1917 - 1919
Salem was involved in raising hundreds of thousands of dollars through Liberty Loan drives and stamp campaigns. Other local monies (raised by sponsoring a "county fair," comedic performances, a "womanless wedding," and a store-front tea room) were used to support home services and volunteer knitting units.
July 4, 1919
A Forth of July celebration officially welcomed WWI veterans home witha parade, band concert, and luncheon. 15 Salem men were killed in the first World War.
July 10, 1920
Lakeside opened its "concrete swimming lake" -- adding rides and a roller coaster thereafter.
February 7, 1922
Salem adopted a council-manager form of government--leading to an increased emphasis on the improvement of public works.
The same year that the KKK burned a cross on Mount Regis Hill, African American patrons of the Roanoke County Training School raised nearly $1000 for new library books, a science curriculum, and running water for the home economics rooms.
May 1, 1929
Students at Broad Street High School staged a strike when Principal A. M. Bruce was forced to resign in the wake of a controversial student counseling case. Hundreds marched and carried placards which read "We Want A.M. Bruce..." and "Citizens, Wake Up!"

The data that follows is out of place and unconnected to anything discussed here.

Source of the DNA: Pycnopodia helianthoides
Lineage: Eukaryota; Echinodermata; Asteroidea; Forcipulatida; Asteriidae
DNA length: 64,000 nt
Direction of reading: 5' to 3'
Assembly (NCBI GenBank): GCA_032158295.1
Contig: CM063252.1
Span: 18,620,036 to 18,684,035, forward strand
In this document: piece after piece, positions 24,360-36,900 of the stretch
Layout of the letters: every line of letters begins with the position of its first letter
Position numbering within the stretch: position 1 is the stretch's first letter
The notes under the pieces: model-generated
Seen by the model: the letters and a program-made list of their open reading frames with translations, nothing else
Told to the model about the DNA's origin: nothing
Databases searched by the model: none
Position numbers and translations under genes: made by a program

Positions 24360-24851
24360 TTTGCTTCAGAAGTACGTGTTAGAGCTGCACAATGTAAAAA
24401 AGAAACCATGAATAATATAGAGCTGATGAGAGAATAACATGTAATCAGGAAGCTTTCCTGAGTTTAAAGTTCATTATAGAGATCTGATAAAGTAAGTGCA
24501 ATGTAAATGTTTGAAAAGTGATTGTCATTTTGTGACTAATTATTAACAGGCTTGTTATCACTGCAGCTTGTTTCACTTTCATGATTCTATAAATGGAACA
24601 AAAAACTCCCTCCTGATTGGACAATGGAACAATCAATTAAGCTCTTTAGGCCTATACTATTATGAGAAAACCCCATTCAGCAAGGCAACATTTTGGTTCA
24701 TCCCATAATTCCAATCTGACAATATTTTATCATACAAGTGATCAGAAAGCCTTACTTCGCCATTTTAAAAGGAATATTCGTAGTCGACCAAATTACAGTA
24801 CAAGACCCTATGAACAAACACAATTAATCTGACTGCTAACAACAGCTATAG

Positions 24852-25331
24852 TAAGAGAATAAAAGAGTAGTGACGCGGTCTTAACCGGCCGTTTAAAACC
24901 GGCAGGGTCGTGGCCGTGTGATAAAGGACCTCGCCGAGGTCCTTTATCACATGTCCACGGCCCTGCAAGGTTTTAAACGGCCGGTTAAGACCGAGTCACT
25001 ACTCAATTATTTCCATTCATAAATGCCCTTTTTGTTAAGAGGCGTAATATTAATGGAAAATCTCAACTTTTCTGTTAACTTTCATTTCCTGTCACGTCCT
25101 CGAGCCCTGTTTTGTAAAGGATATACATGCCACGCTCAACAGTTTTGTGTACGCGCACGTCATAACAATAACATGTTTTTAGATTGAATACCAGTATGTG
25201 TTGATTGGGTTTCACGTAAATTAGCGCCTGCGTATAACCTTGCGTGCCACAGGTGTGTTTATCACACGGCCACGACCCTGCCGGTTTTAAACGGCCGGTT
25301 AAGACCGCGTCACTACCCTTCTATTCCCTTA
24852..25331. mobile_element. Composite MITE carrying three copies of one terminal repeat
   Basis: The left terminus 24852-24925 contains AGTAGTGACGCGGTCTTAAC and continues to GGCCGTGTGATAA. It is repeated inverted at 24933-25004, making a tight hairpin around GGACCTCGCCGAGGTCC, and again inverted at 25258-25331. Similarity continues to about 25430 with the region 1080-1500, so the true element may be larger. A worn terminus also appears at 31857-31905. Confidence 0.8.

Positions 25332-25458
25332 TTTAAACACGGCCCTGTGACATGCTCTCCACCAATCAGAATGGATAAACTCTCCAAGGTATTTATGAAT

Economic set-backs due to the stock market crash were felt when Salem workers lost paychecks during a two-week shutdown of the Norfolk and Western shops before Christmas. Roanoke College, also suffering losses from the Depression, admitted female students as a matter of "temporary expediency" in order to raise money.
January 19, 1931
A fire at Broad Street School (today's City Hall) led to the construction of Andrew Lewis High School, which opened two years later.
June - November, 1932
Welfare recipients in Roanoke County increased from 263 families to 1,407 families.
October 3, 1932
Julian S. Wise began conducting first aid and rescue training classes at the Salem fire station -- his initial step in organizing the Salem Life Saving and First Aid Crew.
September 8, 1933
Andrew Lewis High School was dedicated, replacing two earlier Salem high schools -- the first on Academy Street, the other on Broad.
July, 1934
The Kiwanis Club installed pressure cookers in Broad Street School for preserving garden crops. The cannery was later moved to the vacant Roanoke County Training School, where it operated through WWII.
October 19, 1934
President Franklin D. Roosevelt dedicated the new Veterans Administration Medical Center at Salem's doorstep -- marking a notable improvement in the local economy.
February 15, 1937
The Salem Public Library opened on its present site. The smaller original building was located where the library's flag pole stands today.
March 30, 1938